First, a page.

This is the kind of store you stumble upon by accident, which is exactly what Christy did, and then you leave with a whole new attitude. Seeing this shop decked out from ceiling to floor in vintage jewels and objects, I couldn’t help but think of my grandma. I saw photos of men at war and thought about how my grandpa would send her pictures from when he was stationed in Korea. I saw fur stoles and classic pearls and dresses and imagined women being escorted by handsome men to parties and nightclubs where you leave with romance and not regret. Every inch of the store was filled with memories dancing around the aisles. I think the things I appreciated most were the jewels and clothes that were in near perfect condition. The women who run the store have an eye for quality and they keep their standards high. Everything is clean and well taken care of. Learning about the fashion industry, I now know that people today buy things on the cheap so that they can keep up with trends, they don’t buy things for their quality or style. Then, after 3 washes the soft touch of the fabric goes away and those items sit in our closets until they are eventually discarded or thrown in metal donation bins. Back when our grandparents were young, clothing and other accessories were big purchases. Things were bought for their incredible quality and classic style, and they were meant to last. Those things were then taken care of with great pride, and the lasted for decades before being handed down. People didn’t just buy things to have temporarily like we do today. Now, those things hang neatly on hangers waiting to be purchased and given new life all over again. There was so much more appreciation for how things were made in the early 1900’s and it shows in its quality years later. My grandma would tell me stories of her mother’s jewelry and how she still has some of her favorite pieces. The whole time we were in this antique shop, I felt like I was in her attic watching her and other people’s life story unfold right in front of me. It was as if I was super little again playing with her old costume jewelry and silk slips and scarves.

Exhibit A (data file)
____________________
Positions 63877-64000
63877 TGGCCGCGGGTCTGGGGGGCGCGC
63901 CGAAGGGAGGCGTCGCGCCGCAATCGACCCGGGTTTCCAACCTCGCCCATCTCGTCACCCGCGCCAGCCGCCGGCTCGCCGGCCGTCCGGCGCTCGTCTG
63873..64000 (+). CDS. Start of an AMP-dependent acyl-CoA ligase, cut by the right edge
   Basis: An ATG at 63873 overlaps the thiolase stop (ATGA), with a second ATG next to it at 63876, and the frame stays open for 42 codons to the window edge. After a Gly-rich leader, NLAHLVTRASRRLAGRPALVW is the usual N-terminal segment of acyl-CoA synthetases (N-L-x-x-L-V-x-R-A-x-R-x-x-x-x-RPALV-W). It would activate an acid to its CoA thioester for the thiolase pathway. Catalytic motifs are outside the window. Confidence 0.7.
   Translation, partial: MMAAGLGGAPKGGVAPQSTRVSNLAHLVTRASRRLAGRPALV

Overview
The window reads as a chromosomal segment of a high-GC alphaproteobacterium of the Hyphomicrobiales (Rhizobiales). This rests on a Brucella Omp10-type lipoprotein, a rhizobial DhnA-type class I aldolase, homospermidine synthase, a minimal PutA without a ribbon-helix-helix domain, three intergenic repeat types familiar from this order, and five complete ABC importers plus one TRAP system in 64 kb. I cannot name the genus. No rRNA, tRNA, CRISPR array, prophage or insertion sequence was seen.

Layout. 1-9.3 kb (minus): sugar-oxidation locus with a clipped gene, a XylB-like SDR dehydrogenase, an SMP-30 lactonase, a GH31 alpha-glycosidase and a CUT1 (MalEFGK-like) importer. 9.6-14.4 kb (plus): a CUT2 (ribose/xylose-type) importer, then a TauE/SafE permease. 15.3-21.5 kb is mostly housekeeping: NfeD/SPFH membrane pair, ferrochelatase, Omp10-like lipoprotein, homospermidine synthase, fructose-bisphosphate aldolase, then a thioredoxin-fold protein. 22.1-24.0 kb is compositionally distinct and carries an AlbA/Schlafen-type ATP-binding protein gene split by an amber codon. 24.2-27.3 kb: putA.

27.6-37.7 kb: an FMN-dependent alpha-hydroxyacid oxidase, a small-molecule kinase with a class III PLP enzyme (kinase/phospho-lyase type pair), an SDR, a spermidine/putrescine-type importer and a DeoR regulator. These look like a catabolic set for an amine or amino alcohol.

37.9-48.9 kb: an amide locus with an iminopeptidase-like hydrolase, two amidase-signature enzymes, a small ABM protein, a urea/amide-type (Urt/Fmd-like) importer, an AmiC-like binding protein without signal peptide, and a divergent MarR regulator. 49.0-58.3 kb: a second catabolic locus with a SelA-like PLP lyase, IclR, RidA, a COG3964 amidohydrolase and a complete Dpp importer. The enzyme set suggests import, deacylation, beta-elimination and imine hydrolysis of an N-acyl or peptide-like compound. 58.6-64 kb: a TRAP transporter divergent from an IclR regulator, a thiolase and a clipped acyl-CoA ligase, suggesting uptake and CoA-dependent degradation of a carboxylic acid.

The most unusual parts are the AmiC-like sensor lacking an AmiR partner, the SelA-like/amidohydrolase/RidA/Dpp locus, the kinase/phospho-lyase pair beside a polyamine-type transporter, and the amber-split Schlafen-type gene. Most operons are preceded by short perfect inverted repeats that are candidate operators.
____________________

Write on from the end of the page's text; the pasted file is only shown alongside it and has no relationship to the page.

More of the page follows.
I did not expect much from this store when I first saw it. I thought it would be a dingy overpriced antique store, but I was so wrong. This tiny shop is now home to hundreds of memories and stories that just sing when you glide your hand down a rack of clothes or when you flip through old pictures and postcards. The chaos of the aisles makes for quite the ride, and Christy and I spent half of our time yelling from across the store “come look at this!” By the time we left, a couple hours had passed and we felt a sense of nostalgia for an era we only dream of living in. I cannot wait to back into the store because I know I only saw a small fraction of the inventory. I would encourage everyone to take a visit to the Antique and Resale Shoppe, and I hope that one of these weekends I’ll get to take my grandma along with me. (Maria Varela/ CoS Student)